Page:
TCU’s new Race & Reconciliation Initiative is well underway. Created in August by a charge from Chancellor Victor J. Boschini, Jr. and the TCU Board of Trustees, RRI comprises 15 committee members organized into seven different research task forces. Serving as RRI chair is Frederick Gooding Jr., Ph.D., a trained historian and associate professor of African American Studies in the John V. Roach Honors College. Dr. G answered some questions about RRI’s goals, structure and the first-year report, which will be released on what will be called Reconciliation Day in April.
What is your overall vision for the Race & Reconciliation Initiative?
Dr. G: The overall vision is to fulfill the charge handed down by the chancellor and the Board of Trustees to study TCU’s relationship with slavery, racism and the Confederacy, and we are focused on that mission. We are going into the archives and assembling information so we can get an understanding as to what has been happening, and then we envision sharing a first-year report on April 21 on what will be called Reconciliation Day.
The report will be an overview, not an exhaustive deep dive of 150 years. That would be difficult to do given our time and labor constraints. But we are looking to do enough investigation to provide a survey report that we plan to release to the public in April, and then see how the conversation can continue as far as the work that should and must be done.
How is the research being structured?
Dr. G: The research is going to be organized along what I have been affectionately calling “Operation Triangulation.” It is going to be difficult for us to do an exhaustive research-based inquiry of 150 years in seven months from mostly part-time, volunteer labor. So we’re going to look at three key windows in time — that’s where the triangulation comes into play. We’re going to use these three windows in time as a way to point us toward the future direction of where we need to go.
The first window in time is that of “The Founding Years,” so roughly 1861 to 1891. This encompasses the era of enslavement as specified in the charge, as well as rampant racism during the Civil War and the failed Reconstruction period afterward. It is important to know what was happening in society and in North Texas generally when TCU specifically was being founded.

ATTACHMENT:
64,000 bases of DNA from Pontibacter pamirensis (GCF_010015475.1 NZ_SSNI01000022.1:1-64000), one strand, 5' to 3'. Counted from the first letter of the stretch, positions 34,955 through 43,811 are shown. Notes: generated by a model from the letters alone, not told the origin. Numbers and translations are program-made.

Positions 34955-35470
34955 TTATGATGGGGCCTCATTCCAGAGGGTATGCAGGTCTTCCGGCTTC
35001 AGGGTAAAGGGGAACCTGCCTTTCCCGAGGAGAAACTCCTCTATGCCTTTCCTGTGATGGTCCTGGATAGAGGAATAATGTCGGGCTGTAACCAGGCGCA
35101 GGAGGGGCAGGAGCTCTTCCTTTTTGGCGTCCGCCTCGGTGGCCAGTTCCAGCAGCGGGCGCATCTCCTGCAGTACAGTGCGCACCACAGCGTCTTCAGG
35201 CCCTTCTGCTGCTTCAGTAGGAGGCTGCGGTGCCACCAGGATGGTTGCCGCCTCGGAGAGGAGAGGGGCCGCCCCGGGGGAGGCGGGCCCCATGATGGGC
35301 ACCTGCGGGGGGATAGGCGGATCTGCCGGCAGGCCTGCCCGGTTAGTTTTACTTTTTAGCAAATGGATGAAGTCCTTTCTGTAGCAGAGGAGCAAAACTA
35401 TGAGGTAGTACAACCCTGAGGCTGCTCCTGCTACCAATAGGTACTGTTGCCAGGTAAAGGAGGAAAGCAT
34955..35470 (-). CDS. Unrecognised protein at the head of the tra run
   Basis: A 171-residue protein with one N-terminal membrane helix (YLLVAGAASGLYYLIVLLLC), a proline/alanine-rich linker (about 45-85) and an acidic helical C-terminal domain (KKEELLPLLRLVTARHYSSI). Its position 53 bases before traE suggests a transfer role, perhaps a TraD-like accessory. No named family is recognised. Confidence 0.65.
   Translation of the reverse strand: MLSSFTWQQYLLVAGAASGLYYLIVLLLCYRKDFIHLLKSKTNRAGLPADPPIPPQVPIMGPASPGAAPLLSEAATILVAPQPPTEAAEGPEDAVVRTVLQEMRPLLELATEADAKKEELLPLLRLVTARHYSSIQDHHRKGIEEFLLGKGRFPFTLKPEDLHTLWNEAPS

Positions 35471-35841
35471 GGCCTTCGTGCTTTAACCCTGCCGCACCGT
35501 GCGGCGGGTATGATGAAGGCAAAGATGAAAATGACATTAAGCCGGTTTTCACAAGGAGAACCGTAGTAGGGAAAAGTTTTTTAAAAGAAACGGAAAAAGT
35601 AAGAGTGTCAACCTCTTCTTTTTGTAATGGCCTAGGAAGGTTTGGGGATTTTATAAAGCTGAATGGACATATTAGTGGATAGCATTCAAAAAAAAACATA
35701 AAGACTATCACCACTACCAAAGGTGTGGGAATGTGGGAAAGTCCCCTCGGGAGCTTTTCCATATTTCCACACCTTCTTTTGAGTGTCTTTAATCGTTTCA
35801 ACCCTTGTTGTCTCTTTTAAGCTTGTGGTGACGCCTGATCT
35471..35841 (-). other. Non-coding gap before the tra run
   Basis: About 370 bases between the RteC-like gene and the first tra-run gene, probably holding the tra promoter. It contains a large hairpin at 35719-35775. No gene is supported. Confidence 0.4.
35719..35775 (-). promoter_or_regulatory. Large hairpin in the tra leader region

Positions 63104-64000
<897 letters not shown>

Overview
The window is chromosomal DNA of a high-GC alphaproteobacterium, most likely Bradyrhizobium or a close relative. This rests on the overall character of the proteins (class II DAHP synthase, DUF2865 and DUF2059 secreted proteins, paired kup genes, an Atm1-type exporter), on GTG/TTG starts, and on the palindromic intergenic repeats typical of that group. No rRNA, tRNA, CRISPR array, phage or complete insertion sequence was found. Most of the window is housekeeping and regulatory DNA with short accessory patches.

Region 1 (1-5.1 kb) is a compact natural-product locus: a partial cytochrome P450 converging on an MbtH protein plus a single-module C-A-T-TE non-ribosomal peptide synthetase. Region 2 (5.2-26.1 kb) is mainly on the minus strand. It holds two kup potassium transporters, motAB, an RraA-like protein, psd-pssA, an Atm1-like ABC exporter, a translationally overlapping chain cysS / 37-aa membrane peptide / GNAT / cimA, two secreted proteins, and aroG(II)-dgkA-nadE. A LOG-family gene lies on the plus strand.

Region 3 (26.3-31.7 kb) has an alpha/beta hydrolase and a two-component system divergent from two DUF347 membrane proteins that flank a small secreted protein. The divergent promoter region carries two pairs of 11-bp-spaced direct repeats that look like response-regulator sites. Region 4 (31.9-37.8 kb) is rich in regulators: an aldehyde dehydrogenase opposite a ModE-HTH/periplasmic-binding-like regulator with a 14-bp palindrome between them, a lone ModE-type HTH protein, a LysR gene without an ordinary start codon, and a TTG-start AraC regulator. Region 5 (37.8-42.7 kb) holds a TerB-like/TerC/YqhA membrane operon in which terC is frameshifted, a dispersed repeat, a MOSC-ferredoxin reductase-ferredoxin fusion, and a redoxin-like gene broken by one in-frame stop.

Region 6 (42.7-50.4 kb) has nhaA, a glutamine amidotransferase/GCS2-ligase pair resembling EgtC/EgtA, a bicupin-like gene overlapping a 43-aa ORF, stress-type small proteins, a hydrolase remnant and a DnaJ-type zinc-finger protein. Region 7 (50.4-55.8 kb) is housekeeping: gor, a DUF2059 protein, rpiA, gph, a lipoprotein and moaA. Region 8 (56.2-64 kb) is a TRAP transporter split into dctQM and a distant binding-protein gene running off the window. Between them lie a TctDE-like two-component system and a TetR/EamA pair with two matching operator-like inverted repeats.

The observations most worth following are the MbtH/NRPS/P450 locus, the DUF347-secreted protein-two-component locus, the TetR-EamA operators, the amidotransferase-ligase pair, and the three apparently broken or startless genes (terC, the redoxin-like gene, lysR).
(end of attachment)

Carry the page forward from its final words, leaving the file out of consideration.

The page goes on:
The second period that is very important to us is the “Transition to Integration” from 1941 to 1971. We want to understand the language and rhetoric being used up to and after integration. Remember that TCU did not integrate for nearly a century. It was roughly 89 years where TCU was a racially segregated campus even though they started off as a coed college, which was considered forward-thinking at that time.
The third window of time is “Recent but Related Histories,” so 1998 through the spring semester of 2020. The idea is we’re going to be picking up with the Chancellor Ferrari years, because he was the first non-Texan chancellor not affiliated with the Disciples of Christ. He thus helped point TCU in a new direction as far as reconciling with race in a public manner. Not too long after that, there were various student demands that we want to chronicle and document, and there were changes made as a result, such as the DEI Office that’s been created and the new CRES (Comparative Race & Ethnic Studies) major.
Looking at these three windows in time will give us an overall idea of where we wish to go for deeper dives in the future. The expectation is that this work will be ongoing. It took us a significant period of time to get to this point and so I keep emphasizing that it will take time for us to move from this point in terms of reconciliation. It would be hard for us to “fix” everything in just one year.
As a result of these three periods, we essentially have our core committee members arranged into seven smaller task forces. We have two groups for each of these periods, while the seventh group will focus on the overarching idea of repair. All of these tasks forces are listed on our micro website. The task forces are organized according to specific themes for each time period and are going to be motivated by research questions. The idea is to explore answers to as many of these questions as possible.
Why is RRI going back to the beginning of the university’s history? What does that long lens provide to current issues?
Dr. G: You don’t know where you’re going if you don’t know where you’ve been. When we talk about TCU’s trajectory, its future and its legacy, it’s important to understand how we are connected to the past and to what degree do we understand the past — good, bad or what have you. It’s not a matter of erasing the history; it’s just a matter of embracing that which is.
Once we go back to the very beginning and know what TCU was, I think we can appreciate how it has changed and we will have a better handle on what it can become. Many will tell you that they are very encouraged over many of the strides TCU has made over the years. But is TCU done? I think the answer is no. As an institution of higher education, there’s always room for growth and learning. For TCU to make this connection to the past is showing current, past and potential students that it is truly looking to be an institution of learning, education and growth.
How can the TCU community keep abreast of RRI progress?